Bass boat fishermen benefit from the ability to motor long distances quickly to find water and structure to match how they want to fish. Kayak fishermen on the other hand must find a way to catch fish wherever they are, and this requires an array of versatile go-to baits and techniques. Yak anglers can rely on using shallow crank baits, which can be fished almost anywhere around a shoreline or structure. To learn more about shallow water cranking, I asked Arkansas Kayak Anglers members Tim Hotchkin and Jason Klingman to share some of their tips in a round-table discussion.
What time of year or in what situations do you find success in using shallow crank baits?
Hotchkin: I use square bills year round depending on structure of the lake or river. My favorite times are spring and then the transition of summer to early fall. I really like them around structure like rocks or stumps anything I can bounce them off of.
Klingman: I use a Skirmish M9 square bill. It runs a little deeper than the average square bill. It will run 6ft. As most square bills they work the best when you can run them across the bottom or over structure. I have also had some success running them over the top of a grass flat.
Kincy: When fish seem to be away from cover or more active, I’ll throw a crank bait to cover a lot of water. Rocky shorelines and rip-rap are productive spots.
Are there particular baits (if you wish to share) or things you look for in a crank bait when choosing one to use?
Hotchkin: I am a big fan of the XCalibur square bills if you can find them. They are a silent model and have great action. If I want something with a rattle I have been throwing the Skirmish M9 and have been really happy with them. I try to match the hatch or keep natural shad like colors. I really like sunfish colored baits on small lakes that have a big sunfish population.
Klingman: You want to throw something that the bass are eating. The most popular things to throw are shad and crawfish imitators.
When fishing from a kayak, how do you approach the shoreline when cranking?
Hotchkin: I normally pick a section of shore that looks good at the depth I want with structure I like and parallel the shore starting as close as I can and fish the stretch. Then I go back over it just slightly further out and continue that pattern till I find the depth the fish are holding and then cover as much water as I choose.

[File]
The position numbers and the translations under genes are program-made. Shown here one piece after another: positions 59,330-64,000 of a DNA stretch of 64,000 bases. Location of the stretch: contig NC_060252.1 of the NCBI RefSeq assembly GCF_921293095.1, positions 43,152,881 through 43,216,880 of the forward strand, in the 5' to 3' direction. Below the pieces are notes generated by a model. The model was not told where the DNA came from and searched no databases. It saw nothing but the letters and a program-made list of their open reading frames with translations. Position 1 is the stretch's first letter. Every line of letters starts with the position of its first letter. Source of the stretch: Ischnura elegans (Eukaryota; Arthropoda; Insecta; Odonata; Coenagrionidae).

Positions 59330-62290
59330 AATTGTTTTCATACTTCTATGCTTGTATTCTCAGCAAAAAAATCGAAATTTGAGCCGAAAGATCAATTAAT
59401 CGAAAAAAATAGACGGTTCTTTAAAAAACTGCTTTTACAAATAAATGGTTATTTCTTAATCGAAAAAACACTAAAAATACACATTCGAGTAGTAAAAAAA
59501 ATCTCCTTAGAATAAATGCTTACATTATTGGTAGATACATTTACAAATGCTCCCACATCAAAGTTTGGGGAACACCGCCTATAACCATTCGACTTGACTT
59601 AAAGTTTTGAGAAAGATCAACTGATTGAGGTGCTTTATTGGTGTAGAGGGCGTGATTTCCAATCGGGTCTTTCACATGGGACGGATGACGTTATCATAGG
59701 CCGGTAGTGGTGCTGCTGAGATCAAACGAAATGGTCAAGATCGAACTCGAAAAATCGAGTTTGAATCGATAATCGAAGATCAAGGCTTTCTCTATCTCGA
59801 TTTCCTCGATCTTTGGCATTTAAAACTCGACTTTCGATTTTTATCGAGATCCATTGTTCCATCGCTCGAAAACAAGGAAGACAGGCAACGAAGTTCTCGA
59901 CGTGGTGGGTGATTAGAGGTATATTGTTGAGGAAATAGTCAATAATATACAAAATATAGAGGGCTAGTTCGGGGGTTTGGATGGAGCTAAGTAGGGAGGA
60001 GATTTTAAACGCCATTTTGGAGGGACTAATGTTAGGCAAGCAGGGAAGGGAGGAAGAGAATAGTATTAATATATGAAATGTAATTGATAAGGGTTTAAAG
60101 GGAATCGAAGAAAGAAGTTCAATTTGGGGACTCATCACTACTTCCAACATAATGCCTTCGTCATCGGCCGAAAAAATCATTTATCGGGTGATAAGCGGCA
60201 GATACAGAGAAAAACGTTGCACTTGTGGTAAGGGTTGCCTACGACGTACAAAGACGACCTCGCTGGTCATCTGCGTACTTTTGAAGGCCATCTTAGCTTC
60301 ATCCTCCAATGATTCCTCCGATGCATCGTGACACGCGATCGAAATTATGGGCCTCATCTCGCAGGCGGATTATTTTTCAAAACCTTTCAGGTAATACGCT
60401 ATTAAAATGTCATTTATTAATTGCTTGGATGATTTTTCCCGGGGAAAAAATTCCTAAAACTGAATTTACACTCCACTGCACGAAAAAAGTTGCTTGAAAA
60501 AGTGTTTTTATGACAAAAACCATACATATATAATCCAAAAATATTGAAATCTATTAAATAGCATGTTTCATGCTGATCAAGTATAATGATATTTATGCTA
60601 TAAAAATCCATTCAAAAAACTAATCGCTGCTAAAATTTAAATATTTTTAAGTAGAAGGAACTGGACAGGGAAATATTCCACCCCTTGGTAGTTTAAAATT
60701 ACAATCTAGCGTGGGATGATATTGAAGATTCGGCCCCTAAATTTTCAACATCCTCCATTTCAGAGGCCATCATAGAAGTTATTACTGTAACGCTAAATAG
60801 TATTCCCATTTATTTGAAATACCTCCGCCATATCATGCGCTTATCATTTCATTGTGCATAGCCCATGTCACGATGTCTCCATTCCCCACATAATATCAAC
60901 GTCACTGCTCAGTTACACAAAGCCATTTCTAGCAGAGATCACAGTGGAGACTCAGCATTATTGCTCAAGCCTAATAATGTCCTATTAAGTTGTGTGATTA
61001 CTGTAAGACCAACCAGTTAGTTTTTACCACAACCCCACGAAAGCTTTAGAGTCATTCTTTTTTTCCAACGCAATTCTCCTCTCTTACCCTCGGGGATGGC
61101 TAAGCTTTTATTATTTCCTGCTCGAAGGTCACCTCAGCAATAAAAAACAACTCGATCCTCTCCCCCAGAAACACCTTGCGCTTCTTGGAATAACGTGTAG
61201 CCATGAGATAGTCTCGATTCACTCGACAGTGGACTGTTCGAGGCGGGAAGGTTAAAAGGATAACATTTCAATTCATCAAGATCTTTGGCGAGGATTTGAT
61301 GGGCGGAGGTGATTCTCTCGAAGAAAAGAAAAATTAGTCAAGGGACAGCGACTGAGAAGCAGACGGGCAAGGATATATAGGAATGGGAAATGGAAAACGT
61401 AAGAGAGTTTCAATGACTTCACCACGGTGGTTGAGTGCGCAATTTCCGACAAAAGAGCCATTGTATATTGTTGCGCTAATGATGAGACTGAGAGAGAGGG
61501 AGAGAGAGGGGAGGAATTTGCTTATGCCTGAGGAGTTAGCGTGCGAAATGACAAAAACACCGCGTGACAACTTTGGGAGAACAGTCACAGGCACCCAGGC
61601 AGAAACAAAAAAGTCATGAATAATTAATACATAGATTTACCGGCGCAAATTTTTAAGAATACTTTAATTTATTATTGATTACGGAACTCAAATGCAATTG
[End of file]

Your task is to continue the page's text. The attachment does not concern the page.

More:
Klingman: This depends on the type of year for me. Ideally when throwing at the bank you would want to throw parallel with the bank but, where we live and how low the kayak is to the waterline you can have some run-ins with venomous snakes if you get too close. So I throw it as close to parallel to the bank as I can while avoiding the situation. In a shallow flat I’ll throw it in any direction and try to hit as much water as I can in different directions. I have seen that changing the angle of the cast can make a big difference.
Do colors matter? If so, how and when?
Hotchkin: Colors do matter to an extent. Normally though it’s one primary color they like and many variations within that will work.
Klingman: Colors matter when they are not feeding. In my opinion if they are eating a crank bait I can catch them on any color. I am still learning which colors work best when they are not as aggressive.
Kincy: A wise man once said that lures often catch more fishermen than fish. The Plano box shouldn’t look like a rainbow, stick with a few basic colors.
Finally, any other tips to share for someone getting into using shallow running crankbaits?
Hotchkin: Pick a basic shad pattern and try a couple different brands to see which ones work best for you. Don’t get caught up with buying 20 different colors of one bait that hasn’t really been proven on your home waters.
Kincy: If you find a bait and color you like and have confidence in, always have two in the yak and about five more at the house. Nothing is worse than not having your go-to lure when you need it.
There you have it. Some insider crank bait tips from a couple of top-notch kayak fisherman. Hopefully this inspires you to get out the yak and to get cranking.